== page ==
Destinations | SUP Sweet South Carolina
Paddling in the Palmetto State
By: Sam Boykin
Twenty miles south of touristy Myrtle Beach is the Hammock Coast, a pristine peninsula where five rivers converge before flowing into the Atlantic Ocean. The area is dotted with eclectic little villages, including Pawleys Island. Here you’ll find Surf the Earth, which offers SUP rentals ($40/day) and tours ($60/person) of nearby North Inlet. This 12,000-acre expanse is an untouched ecosystem of protected salt marshes and wetlands boasting miles of pristine waters, winding creeks and barrier islands where you’re likely to encounter dolphins, turtles, eagles and osprey.
For surf paddling, head to the inlets on the north or south end of the island, where you can catch rolling 200- to 300-yard rides. Or, launch from the island’s public boat ramp to access the 140-mile Waccamaw River and enjoy great touring and downwind paddling, including a 5-mile loop to Butler Island, loaded with gators, hawks and eagles.
After a day of paddling, drive the 10 miles south to Georgetown, South Carolina’s third-oldest city. Stroll through the historic downtown overlooking Winyah Bay. For dinner, dine on steak or fresh seafood at the River Room Restaurant, which is located inside a restored 1888 building with sweeping views of the water.
Charleston has long been considered one of the top travel destinations in the country thanks to its vibrant, historic downtown. Moreover, the city is a haven for SUPing because of its lively beach communities and varied waterways.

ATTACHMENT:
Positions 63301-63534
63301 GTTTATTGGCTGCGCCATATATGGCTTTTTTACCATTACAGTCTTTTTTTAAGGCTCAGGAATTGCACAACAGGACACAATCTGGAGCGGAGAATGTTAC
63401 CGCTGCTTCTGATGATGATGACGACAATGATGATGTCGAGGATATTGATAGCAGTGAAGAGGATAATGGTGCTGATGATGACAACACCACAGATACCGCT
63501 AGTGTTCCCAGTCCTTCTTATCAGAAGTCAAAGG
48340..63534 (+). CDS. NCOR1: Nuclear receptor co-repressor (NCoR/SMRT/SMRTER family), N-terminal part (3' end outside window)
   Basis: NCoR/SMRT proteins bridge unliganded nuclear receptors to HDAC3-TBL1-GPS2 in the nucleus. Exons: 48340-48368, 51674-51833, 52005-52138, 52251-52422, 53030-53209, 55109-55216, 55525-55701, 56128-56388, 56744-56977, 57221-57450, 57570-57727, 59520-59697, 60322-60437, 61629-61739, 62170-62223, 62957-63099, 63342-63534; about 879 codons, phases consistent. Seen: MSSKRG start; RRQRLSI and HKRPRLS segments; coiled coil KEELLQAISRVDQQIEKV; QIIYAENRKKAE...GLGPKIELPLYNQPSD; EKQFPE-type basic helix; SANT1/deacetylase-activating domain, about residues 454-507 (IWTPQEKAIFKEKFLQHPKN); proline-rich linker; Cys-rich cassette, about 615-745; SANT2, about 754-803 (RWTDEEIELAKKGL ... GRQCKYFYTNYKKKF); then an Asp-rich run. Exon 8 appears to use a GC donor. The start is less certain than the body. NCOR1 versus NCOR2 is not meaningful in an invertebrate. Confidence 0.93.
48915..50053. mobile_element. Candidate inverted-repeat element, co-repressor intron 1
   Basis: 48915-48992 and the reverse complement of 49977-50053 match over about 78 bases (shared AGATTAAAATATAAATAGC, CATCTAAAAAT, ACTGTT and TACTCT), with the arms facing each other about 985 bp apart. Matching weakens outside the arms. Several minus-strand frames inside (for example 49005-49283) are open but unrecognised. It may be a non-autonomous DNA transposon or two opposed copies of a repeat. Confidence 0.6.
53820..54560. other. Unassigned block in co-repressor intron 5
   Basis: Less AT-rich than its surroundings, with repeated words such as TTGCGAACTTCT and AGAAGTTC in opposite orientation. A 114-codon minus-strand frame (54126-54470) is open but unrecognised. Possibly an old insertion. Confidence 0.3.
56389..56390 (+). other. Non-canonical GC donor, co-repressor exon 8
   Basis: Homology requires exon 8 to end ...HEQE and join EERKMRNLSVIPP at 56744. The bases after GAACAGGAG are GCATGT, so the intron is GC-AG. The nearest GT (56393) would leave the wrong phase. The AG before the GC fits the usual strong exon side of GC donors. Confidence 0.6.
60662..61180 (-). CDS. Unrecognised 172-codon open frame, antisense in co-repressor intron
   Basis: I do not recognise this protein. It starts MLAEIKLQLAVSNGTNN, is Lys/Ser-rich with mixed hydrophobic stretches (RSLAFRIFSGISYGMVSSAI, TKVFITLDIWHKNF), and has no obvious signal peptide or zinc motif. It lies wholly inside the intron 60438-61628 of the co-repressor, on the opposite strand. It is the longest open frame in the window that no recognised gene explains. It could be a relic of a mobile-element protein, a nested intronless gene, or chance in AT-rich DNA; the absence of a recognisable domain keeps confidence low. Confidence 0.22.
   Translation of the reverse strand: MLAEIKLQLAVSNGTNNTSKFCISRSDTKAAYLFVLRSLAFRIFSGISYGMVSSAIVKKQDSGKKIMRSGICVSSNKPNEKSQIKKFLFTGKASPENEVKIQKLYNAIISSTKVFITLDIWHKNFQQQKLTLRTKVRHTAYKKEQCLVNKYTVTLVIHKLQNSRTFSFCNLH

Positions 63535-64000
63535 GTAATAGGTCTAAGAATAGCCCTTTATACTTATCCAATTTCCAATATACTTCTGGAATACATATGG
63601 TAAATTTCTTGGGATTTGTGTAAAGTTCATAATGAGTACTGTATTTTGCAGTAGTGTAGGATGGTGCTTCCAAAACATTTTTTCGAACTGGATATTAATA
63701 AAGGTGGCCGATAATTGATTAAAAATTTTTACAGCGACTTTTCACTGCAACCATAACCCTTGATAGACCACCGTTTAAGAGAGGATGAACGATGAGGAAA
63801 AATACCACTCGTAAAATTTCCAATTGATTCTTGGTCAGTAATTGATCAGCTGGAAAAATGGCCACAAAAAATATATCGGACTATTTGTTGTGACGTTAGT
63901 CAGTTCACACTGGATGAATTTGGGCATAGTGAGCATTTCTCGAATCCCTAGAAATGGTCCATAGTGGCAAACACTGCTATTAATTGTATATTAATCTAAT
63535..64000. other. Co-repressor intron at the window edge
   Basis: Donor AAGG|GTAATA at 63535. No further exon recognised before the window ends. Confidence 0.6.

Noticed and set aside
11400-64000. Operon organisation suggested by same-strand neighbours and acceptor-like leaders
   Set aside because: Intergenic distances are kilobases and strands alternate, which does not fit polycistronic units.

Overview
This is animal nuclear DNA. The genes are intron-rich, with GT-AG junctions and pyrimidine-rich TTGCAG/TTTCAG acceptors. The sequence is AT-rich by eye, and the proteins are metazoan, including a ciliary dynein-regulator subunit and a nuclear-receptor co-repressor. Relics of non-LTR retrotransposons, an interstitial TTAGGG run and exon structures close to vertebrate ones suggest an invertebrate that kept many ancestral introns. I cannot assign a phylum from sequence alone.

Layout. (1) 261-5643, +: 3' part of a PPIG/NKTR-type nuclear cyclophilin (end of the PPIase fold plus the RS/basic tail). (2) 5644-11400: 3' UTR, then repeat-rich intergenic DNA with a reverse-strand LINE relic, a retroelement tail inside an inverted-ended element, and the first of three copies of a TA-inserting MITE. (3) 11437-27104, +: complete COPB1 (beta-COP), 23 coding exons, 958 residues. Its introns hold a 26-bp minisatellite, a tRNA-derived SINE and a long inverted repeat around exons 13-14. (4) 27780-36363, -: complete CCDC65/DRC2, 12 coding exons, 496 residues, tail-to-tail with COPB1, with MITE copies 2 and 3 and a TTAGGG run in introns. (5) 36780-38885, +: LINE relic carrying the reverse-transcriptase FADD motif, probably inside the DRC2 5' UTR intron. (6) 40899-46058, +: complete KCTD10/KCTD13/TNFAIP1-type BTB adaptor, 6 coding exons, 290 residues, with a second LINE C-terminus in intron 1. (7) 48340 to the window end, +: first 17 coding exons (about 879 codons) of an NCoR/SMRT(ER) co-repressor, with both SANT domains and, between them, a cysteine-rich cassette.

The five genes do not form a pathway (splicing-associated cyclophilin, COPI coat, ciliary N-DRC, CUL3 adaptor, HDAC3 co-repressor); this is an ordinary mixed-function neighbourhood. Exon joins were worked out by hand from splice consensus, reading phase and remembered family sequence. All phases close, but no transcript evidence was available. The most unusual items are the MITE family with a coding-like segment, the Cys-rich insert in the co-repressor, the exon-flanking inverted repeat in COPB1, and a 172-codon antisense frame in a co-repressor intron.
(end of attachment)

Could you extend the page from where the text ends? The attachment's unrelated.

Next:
For a great downwind experience, depart from the city’s 10-acre Brittlebank Park along the Ashley River and paddle to Charleston Harbor, an inlet where the Ashley merges with Cooper River.
Touring more your style? Head to Folly Beach, about 15 minutes from downtown and paddle along the Folly River, easily accessible via public boat ramp. This six-mile tidal river has several loops and a number of islands and creeks to explore. If you’re feeling ambitious, paddle to the Morris Island Lighthouse, just north of Folly Beach at the entrance of the Charleston Harbor.
Folly Beach also has great surfing, most notably along the Folly Beach Fishing Pier, which is also located off Center Street. This area is bustling with restaurants and shops, including Charleston SUP Safaris, which offers rentals (starting at $35 for two hours) and tours ($45 per person).
At nearby Sullivan’s Island, across the Cooper River Bridge, look for Station 25, where 300-yard shoals jut out into the ocean. At high tide the area is ideal for catching waves, and during low tide it’s an expansive playground of tidal pools, perfect for beginners. Before you leave, be sure to hit funky Poe’s Tavern for a famous half-pound Angus Chuck burger.
While Hilton Head is perhaps best known for its exclusive resorts and golf courses, there’s great paddling. Mark Wray of Outside Hilton Head (rentals $25/hour; tours $45/person) says Broad Creek is one of his favorite downwind spots. During the offseason the island gets Nor’easters, and the creek, which nearly bisects the island, provides great conditions.
Pinckney Island and the May River offer superb touring. Pinckney is a 4,053-acre National Wildlife Refuge on the Island’s north end, surrounded by salt marsh and tidal creeks that teem with life. May River snakes between Hilton Head and the mainland and merges with several other rivers around Palmetto Bluff. Although the vast expanse of land has been developed with resorts and vacation homes, it still offers a pristine view of South Carolina’s beautiful maritime forests and marshes.
See other stories on North Carolina, here.
This destination feature originally ran in the Winter 2013 issue.
The article was originally published on Standup Paddling
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